When it comes to transit riders, Mayor Lee shows none of the same “compassion” for dealing with slow, unreliable service, or even “getting dinged” with Muni fare while enjoying the city on Sundays, for that matter. In fact, he never really acknowledged the dire need to improve Muni, instead talking up the GO bond.
The mayor did, however, have a lot to say when it came to the behavior of people who walk and take Muni.
One caller on the forum complained to Lee that “Muni service has been cut,” though she lumped it in with vague gripes about fellow bus riders. This was a chance for the mayor to reject this snobbish view of transit, and thoughtfully comment about improving the system after decades of neglect. This is where Mayor Lee could show solidarity with Muni riders, just like he feels with people who hate parking tickets. That sentiment would go over well with voters: A recent survey for Bloomberg/Boston Consulting Group [PDF] found that residents ranked transit as the city’s third most important issue, far above 12th-ranked parking or 13th-ranked ease of driving.
His perfunctory response? “I will take that comment very seriously. And if you wouldn’t mind letting me know the routes that you ride, I will see to it that I talk with Ed Reiskin at SFMTA to pay attention to that.”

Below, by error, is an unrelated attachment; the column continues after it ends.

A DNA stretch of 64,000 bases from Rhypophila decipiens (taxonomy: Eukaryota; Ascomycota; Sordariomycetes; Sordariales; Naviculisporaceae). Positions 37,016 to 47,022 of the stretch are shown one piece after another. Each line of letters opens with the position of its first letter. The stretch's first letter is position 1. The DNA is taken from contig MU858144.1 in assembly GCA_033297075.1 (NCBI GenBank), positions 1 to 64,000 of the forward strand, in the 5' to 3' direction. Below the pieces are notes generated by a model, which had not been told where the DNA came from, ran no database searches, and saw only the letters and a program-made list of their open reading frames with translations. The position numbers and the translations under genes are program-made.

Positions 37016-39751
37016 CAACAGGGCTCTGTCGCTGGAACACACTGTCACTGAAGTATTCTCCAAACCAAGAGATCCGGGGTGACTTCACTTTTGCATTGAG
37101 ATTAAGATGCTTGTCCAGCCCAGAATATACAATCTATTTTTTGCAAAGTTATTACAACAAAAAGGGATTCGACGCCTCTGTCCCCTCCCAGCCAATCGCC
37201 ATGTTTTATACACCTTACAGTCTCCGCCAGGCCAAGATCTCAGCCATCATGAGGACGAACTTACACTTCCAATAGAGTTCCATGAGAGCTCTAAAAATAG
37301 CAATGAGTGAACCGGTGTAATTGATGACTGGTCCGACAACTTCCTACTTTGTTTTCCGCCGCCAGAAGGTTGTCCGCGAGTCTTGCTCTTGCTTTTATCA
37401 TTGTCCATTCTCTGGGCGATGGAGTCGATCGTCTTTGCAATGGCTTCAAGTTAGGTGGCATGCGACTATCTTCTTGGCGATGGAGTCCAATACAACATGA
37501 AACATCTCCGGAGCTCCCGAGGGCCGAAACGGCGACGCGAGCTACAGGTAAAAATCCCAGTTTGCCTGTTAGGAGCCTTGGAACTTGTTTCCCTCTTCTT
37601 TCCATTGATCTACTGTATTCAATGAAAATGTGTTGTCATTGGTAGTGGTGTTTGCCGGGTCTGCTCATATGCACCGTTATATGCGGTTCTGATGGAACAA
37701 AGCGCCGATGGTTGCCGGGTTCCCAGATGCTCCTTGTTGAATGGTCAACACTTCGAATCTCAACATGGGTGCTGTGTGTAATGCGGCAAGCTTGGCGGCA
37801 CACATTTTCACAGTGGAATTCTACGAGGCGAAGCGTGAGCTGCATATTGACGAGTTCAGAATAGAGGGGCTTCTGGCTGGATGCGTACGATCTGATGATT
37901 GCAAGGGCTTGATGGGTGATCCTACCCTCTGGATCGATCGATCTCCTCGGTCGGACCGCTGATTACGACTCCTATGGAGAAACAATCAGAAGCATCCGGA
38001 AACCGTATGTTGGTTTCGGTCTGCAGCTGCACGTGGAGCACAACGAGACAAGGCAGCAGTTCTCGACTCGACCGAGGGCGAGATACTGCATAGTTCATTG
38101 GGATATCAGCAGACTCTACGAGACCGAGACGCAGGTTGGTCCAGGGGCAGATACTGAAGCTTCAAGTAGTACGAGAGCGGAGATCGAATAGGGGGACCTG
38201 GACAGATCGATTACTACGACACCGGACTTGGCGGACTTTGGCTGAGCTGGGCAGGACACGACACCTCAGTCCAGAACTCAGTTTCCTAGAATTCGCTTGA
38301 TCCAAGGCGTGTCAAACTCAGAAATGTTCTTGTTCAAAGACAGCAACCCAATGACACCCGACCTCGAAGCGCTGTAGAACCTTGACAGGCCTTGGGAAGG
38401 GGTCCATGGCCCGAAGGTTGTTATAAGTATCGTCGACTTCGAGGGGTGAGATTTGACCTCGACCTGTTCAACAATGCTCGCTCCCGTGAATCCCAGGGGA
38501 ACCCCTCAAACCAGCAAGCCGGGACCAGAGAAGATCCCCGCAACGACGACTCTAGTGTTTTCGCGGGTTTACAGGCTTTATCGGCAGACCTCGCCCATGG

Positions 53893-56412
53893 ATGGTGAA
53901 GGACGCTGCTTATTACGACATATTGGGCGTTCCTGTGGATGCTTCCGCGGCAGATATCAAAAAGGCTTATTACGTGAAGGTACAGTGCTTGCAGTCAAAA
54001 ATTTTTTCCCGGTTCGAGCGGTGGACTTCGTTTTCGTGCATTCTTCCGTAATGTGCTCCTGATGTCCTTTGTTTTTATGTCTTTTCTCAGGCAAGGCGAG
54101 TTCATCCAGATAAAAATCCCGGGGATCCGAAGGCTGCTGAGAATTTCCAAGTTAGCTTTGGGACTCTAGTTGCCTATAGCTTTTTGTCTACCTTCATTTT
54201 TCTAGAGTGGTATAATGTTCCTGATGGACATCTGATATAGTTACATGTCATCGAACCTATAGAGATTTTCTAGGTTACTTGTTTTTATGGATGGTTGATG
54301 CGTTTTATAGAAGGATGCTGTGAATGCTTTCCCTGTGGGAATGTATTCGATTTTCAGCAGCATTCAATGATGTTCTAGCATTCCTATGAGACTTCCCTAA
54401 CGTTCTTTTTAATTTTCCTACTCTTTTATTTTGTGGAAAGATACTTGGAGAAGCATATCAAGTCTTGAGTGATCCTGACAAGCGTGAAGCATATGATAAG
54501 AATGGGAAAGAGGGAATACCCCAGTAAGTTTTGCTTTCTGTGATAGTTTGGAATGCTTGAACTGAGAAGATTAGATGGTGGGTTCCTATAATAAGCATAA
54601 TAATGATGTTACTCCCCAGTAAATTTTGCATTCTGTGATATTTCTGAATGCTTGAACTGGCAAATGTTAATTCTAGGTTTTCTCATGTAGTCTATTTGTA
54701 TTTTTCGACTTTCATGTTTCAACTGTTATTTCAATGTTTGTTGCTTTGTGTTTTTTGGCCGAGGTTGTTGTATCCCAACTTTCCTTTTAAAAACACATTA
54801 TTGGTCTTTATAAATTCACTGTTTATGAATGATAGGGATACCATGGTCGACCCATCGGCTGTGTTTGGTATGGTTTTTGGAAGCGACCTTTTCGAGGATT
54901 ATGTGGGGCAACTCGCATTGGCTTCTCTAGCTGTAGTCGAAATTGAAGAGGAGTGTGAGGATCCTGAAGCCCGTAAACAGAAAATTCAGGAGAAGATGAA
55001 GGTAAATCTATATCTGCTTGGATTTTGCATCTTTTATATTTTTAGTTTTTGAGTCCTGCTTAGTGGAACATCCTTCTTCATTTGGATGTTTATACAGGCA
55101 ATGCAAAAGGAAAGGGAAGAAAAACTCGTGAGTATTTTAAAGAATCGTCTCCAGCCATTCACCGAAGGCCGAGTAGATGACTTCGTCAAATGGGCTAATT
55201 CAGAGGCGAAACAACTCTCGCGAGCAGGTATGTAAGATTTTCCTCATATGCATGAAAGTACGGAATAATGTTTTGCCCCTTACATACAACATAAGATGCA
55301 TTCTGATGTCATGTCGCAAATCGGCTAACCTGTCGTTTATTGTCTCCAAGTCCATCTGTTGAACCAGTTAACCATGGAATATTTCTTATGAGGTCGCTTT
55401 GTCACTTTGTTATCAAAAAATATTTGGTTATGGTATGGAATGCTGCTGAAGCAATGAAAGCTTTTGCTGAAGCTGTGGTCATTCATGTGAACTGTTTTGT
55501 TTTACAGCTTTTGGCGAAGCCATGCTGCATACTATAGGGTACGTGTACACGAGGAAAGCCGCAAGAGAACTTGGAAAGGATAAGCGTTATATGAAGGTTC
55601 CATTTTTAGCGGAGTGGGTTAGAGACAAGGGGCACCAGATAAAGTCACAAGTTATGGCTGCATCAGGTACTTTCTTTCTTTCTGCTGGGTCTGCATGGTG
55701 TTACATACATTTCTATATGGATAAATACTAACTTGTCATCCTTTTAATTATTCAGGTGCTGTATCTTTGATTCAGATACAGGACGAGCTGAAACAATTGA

In other words, Lee cannot relate to your Muni-riding experience in any concrete way.
When Krasny suggested that the mayor ride Muni, Lee said he’d “make a promise that I’ll ride [the caller’s routes] myself, so that I can get the experience you have.” The mayor then turned his comments to the city’s scourge of ill-behaved pedestrians and transit riders:
I do agree with you that this city has got to be a lot more civil in every aspect, whether it’s on the street when you’re walking, or trying to cross the street, or on a major Muni line. Civility has to be — I can’t agree with you more that if we’re going to invite more people to use the public transportation system, we’ve got to get to an acceptable standard, kind of like when you’re riding on BART. I think there’s an instant respect. There are incidences that occur, but I think that people do have to respect each other, and I’m going to make sure that happens.
So there it is: Muni riders need to get their “civility” together and act more like BART’s suburban riders. No mention of such civility from drivers, who have killed eight people this year.
When Madeleine Savit of Folks For Polk called in to rip on the mayor’s “Be Nice, Look Twice” campaign and the lack of action on street safety, Lee did speak to the need to pursue Vision Zero. He touted the city’s WalkFirst plans, although he sounded more uncertain than heartfelt about the necessity of stopping pedestrian injuries (quite unlike NYC’s mayor, Bill de Blasio).
“I think we’re increasing funding” for safety improvements, Lee said, citing the ballot measures and the pedestrian safety improvements that Van Ness Bus Rapid Transit will bring to the deadly corridor.
“I am shocked, I am so saddened by the numbers of pedestrian fatalities that we’ve seen. We’ve got to do better,” Lee said, listing street redesigns, increased enforcement, and education as the necessary measures. “Our streets haven’t been designed properly for the kind of traffic that we’re seeing right now — walkers, bikers, and heavy duty trucks.”